A pollinator garden is basically a perennial wildflower garden built for bees, butterflies and other pollinating insects. They usually contain bright, colourful flowers with strong scents. The purpose of a pollinator garden is to attract these beneficial bugs to your community garden, in order to help pollinate food plants and to make the space aesthetically pleasing.
This is a simple guide on how to start your own pollinator garden. This was the method we chose for our pollinator garden in Springhill, Nova Scotia. We chose to install an above ground garden, in a long (55 ft.), x 4 ft. wide, x 1 ft. High strip, which borders the entire length of our community garden. This saved on cultivation and other labour and time-intensive methods of preparing the site.
1) The first step is to find a suitable space for your perennial garden. These types of gardens can be built almost anywhere, but are usually used to create borders and entry-ways into other gardens. It never hurts to draw up a design plan and to measure your exact site location, as this will help you to determine how many plants to purchase, amount of soil and mulch needed, etc.
2) It’s never too early to start to source your plants. The Evergreen Foundation has a good database if you are looking for native plants: http://nativeplants.evergreen.ca/search/search-results.php?mode=guided&province=NS&type=Wildflower Pollinator gardens work best if you have a wide variety of flowers that bloom from spring – fall. Also knowing how high your plants will grow will help you decide where to place them in your garden. We sought out some native plants for our garden and also received some donations of “dig-ups” from the local community.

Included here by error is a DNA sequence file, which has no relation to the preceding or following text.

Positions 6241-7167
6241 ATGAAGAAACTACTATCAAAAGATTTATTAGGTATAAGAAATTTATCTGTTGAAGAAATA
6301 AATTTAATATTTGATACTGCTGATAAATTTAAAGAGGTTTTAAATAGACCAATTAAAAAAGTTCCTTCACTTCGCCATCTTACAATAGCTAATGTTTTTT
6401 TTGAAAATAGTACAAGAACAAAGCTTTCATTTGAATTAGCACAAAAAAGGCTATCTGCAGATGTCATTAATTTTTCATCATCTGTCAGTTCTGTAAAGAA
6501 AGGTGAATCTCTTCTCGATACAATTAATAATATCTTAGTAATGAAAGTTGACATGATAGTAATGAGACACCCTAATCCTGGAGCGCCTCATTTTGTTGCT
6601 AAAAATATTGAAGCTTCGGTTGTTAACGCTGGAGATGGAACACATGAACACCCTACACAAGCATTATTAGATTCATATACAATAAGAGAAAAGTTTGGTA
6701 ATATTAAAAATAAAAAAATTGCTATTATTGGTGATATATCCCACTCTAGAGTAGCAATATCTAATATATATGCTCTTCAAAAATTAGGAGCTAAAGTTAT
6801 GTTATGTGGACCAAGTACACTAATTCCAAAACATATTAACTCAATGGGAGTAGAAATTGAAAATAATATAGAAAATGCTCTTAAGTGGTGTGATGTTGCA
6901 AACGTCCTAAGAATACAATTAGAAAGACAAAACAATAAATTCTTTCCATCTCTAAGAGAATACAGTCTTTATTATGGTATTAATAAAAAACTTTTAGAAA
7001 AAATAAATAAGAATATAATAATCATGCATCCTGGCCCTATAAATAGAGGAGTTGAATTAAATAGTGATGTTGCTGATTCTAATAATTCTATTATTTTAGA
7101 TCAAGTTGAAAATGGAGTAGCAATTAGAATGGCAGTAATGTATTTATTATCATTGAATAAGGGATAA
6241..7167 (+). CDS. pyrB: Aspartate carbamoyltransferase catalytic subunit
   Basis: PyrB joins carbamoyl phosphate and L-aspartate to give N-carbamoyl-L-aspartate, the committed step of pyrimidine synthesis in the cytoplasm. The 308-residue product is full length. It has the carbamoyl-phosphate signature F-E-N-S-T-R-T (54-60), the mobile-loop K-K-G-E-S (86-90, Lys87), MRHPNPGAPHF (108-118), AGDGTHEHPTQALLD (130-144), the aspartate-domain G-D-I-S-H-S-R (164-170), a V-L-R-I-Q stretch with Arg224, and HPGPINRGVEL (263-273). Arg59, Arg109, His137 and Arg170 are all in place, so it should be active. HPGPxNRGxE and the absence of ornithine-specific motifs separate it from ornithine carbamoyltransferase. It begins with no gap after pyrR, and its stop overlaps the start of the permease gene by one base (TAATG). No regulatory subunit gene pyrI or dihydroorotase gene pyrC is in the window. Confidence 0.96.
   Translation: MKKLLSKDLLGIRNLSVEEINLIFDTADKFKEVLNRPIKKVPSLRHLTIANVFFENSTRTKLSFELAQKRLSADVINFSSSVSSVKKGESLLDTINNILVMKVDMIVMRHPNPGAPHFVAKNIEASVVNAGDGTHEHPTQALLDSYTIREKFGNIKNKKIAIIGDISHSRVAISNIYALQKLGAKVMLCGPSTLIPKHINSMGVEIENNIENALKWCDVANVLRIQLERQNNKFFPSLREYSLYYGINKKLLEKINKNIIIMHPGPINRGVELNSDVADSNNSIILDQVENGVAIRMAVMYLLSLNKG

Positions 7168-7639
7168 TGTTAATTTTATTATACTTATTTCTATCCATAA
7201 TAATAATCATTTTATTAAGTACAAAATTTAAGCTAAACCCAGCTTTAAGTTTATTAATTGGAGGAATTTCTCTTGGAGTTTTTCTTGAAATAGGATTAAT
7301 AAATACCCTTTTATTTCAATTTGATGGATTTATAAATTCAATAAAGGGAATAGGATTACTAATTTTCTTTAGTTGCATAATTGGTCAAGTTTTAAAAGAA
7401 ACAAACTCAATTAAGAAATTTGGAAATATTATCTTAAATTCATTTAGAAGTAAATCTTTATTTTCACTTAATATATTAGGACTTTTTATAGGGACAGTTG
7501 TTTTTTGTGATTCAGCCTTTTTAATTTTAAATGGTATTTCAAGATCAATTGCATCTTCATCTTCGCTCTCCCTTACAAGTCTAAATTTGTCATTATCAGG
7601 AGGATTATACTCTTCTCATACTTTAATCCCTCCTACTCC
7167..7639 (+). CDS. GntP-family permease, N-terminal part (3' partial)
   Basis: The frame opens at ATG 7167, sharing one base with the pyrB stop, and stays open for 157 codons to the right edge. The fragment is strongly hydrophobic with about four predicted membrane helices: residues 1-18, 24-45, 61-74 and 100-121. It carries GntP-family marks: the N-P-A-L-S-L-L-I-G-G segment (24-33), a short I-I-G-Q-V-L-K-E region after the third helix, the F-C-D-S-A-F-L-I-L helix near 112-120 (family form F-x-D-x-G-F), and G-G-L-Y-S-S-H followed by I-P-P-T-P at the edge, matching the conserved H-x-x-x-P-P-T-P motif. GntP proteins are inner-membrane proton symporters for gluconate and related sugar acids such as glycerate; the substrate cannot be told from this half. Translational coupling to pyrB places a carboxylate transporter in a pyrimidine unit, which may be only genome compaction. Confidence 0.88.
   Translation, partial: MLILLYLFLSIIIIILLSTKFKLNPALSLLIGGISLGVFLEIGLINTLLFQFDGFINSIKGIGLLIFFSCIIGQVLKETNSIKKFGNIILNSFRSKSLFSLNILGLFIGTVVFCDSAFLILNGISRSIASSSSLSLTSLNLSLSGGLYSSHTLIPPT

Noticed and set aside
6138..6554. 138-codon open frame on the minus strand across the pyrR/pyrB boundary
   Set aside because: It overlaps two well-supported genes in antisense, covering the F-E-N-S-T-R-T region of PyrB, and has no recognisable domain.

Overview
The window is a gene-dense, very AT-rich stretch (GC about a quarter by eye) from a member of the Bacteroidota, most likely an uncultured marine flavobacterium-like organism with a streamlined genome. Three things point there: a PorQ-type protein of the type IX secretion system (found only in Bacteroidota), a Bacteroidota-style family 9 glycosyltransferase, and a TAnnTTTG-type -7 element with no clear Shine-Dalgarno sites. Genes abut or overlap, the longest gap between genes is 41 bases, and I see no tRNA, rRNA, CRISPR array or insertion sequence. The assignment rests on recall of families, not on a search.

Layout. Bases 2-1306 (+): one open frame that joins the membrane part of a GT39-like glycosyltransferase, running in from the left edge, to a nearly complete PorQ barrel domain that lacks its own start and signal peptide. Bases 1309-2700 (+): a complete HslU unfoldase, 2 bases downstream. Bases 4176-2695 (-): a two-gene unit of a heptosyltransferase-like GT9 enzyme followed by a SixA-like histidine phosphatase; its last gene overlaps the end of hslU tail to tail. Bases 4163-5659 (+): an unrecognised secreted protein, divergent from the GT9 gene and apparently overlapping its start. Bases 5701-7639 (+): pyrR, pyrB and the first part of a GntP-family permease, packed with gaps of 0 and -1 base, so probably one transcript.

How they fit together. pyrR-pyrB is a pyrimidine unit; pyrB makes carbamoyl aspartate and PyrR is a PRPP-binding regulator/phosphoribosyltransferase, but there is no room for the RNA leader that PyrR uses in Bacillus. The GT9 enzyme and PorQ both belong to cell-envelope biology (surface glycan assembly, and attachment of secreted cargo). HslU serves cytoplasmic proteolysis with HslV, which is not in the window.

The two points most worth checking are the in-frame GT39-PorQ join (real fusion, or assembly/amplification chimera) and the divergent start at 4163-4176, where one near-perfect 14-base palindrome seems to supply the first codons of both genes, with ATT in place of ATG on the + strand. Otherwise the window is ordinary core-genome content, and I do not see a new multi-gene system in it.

3) Now it’s time to bring in the soil. It is important to have soft soil that is free of rocks and weeds. Before adding the soil, weed fabric should be placed on the bottom. Although you will still get smaller surface weeds from seeds and spores that travel in the wind, the weed fabric will prevent grass from coming up through the soil. It is always a good idea to mix in some compost with the soil to maximize the amount of nutrients. Level and shape the soil, then lightly water it down to make it moist.
4) Now it’s planting time! Try to pack in as many plants as you can, pollinators are attracted to dense gardens. We staggered our perennials every 1-2 feet. The donated wildflowers were dug up the same day as our planting and watered heavily to increase their chances of survival. Ideally perennial gardens should be planted in the spring or fall, to avoid the heat or drought you may experience in the summer months.
5) The last step in the process is to spread mulch such as wood chips very thickly, over top of the soil around each plant. This helps with several things including preventing erosion from rain, retaining moisture in the soil, and it is also more pleasing to the eye. Make sure to keep the plants watered heavily for the first week or two after transplanting.
And that’s all! Before long you will notice all kinds of pollinators showing up to give your garden a boost.
By Josh Best